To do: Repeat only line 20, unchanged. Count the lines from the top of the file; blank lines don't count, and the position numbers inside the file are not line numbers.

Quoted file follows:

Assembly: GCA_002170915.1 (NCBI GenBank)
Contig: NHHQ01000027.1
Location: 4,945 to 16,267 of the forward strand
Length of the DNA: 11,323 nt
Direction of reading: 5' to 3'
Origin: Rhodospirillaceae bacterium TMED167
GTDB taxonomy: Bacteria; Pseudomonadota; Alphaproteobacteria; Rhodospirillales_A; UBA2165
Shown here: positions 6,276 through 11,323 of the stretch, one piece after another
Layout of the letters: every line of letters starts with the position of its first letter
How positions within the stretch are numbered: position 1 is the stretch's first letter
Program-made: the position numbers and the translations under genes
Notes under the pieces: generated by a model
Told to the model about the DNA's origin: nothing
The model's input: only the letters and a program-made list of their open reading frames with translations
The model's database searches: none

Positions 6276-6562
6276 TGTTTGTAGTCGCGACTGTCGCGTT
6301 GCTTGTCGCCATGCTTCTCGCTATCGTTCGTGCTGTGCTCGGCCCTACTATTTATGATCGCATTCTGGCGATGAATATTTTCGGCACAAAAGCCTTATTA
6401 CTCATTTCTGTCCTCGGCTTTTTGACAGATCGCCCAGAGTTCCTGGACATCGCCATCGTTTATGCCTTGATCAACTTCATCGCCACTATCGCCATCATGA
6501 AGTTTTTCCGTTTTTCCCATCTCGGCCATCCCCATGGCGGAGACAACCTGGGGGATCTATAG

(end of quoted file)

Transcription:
6501 AGTTTTTCCGTTTTTCCCATCTCGGCCATCCCCATGGCGGAGACAACCTGGGGGATCTATAG